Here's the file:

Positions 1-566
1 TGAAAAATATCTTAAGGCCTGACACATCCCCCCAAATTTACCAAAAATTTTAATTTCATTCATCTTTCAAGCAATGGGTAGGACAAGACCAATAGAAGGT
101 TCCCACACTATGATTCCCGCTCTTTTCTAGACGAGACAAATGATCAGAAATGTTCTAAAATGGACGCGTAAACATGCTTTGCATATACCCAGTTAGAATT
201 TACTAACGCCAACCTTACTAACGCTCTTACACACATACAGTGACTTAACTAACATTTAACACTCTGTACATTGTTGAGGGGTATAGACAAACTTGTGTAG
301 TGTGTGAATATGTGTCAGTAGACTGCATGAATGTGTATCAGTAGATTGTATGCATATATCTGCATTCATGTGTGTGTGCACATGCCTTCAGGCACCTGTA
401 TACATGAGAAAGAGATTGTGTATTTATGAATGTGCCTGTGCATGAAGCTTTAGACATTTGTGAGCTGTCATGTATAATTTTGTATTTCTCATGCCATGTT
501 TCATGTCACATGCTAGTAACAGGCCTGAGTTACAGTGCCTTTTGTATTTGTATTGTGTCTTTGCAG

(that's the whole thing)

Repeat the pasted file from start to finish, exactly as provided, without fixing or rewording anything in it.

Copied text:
Positions 1-566
1 TGAAAAATATCTTAAGGCCTGACACATCCCCCCAAATTTACCAAAAATTTTAATTTCATTCATCTTTCAAGCAATGGGTAGGACAAGACCAATAGAAGGT
101 TCCCACACTATGATTCCCGCTCTTTTCTAGACGAGACAAATGATCAGAAATGTTCTAAAATGGACGCGTAAACATGCTTTGCATATACCCAGTTAGAATT
201 TACTAACGCCAACCTTACTAACGCTCTTACACACATACAGTGACTTAACTAACATTTAACACTCTGTACATTGTTGAGGGGTATAGACAAACTTGTGTAG
301 TGTGTGAATATGTGTCAGTAGACTGCATGAATGTGTATCAGTAGATTGTATGCATATATCTGCATTCATGTGTGTGTGCACATGCCTTCAGGCACCTGTA
401 TACATGAGAAAGAGATTGTGTATTTATGAATGTGCCTGTGCATGAAGCTTTAGACATTTGTGAGCTGTCATGTATAATTTTGTATTTCTCATGCCATGTT
501 TCATGTCACATGCTAGTAACAGGCCTGAGTTACAGTGCCTTTTGTATTTGTATTGTGTCTTTGCAG